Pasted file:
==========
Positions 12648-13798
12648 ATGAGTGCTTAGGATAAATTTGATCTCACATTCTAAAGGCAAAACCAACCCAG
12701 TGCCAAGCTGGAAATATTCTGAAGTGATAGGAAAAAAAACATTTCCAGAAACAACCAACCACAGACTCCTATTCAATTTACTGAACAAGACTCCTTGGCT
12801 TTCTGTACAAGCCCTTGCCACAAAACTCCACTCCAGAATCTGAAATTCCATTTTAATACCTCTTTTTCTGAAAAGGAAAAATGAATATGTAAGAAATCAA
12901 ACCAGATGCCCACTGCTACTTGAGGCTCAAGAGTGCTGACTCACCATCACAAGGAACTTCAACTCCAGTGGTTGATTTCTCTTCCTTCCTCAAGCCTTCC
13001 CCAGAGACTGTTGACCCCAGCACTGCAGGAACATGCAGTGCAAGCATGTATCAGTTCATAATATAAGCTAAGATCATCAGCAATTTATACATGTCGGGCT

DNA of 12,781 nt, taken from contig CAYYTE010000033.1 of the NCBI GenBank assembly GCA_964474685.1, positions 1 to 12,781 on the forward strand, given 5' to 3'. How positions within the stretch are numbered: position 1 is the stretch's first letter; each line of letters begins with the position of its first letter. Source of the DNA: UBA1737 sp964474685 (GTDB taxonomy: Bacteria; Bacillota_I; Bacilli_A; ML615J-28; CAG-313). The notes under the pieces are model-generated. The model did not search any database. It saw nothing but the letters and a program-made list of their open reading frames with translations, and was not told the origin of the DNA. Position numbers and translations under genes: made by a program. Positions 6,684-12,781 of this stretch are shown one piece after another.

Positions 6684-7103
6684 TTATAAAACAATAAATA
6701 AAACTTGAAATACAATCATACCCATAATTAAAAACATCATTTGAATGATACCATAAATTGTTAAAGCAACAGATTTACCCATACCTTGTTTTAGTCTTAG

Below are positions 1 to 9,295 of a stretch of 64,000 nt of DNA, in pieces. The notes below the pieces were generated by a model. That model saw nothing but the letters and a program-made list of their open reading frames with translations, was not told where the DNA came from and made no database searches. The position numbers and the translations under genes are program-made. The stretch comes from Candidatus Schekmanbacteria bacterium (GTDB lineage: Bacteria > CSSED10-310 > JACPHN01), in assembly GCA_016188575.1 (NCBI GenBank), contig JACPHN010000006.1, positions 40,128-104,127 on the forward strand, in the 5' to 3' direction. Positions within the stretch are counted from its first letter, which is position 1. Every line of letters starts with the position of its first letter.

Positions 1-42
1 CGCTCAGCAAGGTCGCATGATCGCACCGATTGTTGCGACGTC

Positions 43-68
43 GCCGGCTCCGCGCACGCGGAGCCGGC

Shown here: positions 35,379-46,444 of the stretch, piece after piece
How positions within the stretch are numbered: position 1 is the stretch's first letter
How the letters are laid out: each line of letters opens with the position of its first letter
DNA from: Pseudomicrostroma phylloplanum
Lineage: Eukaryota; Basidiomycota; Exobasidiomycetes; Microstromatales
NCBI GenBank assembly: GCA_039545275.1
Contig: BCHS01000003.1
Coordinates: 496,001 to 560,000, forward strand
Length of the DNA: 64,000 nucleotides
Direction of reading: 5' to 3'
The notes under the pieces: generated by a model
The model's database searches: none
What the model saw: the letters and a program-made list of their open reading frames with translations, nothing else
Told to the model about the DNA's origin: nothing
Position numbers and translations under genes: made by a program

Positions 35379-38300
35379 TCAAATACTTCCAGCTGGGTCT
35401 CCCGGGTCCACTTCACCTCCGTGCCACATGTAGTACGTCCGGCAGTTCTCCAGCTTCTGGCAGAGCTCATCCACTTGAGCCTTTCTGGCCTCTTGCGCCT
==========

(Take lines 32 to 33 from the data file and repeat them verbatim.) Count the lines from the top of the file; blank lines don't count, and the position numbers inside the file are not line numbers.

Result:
35379 TCAAATACTTCCAGCTGGGTCT
35401 CCCGGGTCCACTTCACCTCCGTGCCACATGTAGTACGTCCGGCAGTTCTCCAGCTTCTGGCAGAGCTCATCCACTTGAGCCTTTCTGGCCTCTTGCGCCT